What does it mean to live “separate and apart” from my spouse?
Most commonly, a couple lives “separate and apart” by choosing to live in different residences. However, this is not a legal requirement. Some couples may stay in the same house for financial or co-parenting purposes but live separate and apart by maintaining independent lives. If the date of separation is in dispute, a court may examine the spouses’ particular circumstances to determine when they started living separate and apart.
What is the difference between divorce and annulment?
Divorce is the legal dissolution of a legal marriage, which occurs after establishing that there has been a “breakdown of the marriage” as per the Divorce Act. There is no question that the marriage was valid and legally binding.
By contrast, an annulment can only be granted by proving the marriage was invalid from the outset, often by demonstrating one spouse was legally unable to enter the marriage (e.g. by lacking the mental capacity to consent, by already being married to someone else, by being forced into the marriage by fraud or threat).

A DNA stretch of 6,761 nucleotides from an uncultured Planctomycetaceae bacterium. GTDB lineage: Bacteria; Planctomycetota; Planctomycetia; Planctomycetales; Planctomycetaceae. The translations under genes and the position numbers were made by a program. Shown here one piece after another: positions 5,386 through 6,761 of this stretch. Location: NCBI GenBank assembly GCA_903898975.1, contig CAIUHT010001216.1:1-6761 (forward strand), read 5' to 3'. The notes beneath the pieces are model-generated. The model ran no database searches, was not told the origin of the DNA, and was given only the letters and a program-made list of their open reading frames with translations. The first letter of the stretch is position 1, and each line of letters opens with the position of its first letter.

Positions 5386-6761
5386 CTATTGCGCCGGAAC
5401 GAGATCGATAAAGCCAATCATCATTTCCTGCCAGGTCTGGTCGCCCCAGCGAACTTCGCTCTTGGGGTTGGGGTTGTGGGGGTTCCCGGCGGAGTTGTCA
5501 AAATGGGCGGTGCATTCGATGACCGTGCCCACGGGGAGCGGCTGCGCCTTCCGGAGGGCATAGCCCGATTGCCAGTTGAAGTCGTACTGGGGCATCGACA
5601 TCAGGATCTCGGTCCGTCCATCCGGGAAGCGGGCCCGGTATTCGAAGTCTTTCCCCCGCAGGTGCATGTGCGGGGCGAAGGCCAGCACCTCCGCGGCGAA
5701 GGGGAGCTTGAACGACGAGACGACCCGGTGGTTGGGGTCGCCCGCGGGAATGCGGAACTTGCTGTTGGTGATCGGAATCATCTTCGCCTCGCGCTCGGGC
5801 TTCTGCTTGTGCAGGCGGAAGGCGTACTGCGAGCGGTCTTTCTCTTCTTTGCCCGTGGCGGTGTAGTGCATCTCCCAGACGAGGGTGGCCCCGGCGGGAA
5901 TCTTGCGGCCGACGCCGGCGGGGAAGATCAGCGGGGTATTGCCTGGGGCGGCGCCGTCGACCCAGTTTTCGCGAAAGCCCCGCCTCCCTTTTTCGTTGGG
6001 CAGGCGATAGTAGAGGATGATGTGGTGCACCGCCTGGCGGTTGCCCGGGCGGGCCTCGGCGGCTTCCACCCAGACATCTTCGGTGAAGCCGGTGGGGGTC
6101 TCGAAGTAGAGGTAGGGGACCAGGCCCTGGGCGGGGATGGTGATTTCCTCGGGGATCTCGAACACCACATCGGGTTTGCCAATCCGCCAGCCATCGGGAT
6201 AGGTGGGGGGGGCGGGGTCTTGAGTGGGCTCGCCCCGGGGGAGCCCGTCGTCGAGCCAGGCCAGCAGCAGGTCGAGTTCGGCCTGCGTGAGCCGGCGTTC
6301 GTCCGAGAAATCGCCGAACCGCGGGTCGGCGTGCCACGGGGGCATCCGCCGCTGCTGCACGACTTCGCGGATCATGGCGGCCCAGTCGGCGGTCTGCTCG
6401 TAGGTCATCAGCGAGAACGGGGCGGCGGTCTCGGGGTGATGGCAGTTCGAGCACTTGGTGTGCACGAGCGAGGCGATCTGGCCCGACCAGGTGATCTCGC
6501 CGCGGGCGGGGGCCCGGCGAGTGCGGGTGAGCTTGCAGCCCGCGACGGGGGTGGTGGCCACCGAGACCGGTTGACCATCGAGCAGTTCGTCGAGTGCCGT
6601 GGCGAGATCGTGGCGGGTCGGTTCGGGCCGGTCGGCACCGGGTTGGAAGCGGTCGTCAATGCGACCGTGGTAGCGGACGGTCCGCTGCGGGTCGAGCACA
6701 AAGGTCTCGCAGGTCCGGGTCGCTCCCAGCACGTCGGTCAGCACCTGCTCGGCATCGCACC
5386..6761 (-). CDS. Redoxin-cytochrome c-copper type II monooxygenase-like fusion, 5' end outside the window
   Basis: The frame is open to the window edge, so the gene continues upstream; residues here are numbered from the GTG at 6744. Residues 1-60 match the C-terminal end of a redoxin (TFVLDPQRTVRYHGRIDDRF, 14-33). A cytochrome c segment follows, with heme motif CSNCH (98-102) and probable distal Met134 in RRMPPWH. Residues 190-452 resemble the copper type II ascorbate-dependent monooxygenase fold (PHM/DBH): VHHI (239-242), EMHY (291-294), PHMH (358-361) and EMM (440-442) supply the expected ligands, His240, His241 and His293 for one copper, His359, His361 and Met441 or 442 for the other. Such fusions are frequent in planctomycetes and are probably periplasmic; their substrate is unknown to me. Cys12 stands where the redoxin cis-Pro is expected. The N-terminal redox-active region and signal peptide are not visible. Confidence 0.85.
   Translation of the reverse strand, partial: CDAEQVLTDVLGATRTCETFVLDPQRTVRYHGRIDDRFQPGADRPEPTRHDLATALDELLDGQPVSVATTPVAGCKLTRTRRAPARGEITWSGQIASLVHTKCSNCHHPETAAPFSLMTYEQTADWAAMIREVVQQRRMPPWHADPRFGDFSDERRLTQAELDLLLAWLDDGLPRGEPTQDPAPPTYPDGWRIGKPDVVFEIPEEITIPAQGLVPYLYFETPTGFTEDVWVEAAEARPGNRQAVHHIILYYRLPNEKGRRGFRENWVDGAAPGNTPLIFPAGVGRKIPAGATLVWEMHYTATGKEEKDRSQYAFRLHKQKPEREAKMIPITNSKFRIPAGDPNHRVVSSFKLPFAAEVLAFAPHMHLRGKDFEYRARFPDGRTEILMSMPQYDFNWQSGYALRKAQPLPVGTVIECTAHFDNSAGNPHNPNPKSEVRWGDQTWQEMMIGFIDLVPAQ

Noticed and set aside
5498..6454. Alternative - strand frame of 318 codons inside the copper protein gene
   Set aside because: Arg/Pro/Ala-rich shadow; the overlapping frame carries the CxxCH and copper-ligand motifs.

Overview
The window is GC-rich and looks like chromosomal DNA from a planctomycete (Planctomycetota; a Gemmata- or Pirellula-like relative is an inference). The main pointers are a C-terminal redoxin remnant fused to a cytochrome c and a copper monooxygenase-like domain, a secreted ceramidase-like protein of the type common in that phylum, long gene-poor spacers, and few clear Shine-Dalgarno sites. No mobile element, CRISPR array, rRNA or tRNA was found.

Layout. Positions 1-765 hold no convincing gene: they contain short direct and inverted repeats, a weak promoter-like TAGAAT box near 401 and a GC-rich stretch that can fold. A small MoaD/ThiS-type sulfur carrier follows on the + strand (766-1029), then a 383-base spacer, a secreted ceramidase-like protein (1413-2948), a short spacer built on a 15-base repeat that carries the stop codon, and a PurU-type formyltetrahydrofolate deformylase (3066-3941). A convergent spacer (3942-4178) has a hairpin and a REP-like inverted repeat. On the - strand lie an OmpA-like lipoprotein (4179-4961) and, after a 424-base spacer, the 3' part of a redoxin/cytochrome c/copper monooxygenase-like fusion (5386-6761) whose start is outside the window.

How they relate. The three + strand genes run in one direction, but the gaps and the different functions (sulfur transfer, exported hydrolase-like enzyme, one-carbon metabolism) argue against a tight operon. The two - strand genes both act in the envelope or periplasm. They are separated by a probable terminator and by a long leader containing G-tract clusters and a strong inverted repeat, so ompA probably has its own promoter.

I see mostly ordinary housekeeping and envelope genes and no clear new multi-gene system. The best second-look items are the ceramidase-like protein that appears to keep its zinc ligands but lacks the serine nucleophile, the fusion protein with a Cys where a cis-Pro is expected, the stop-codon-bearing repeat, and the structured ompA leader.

Am I “common-law” with my partner?
In British Columbia, you are legally considered a “common-law” spouse (with corresponding division of property rights) if you have lived together in a marriage-like relationship continuously for at least two years. However, to be eligible for spousal support, a partner is considered a common-law spouse if they have a child with their partner, even if they have lived together for less than two years.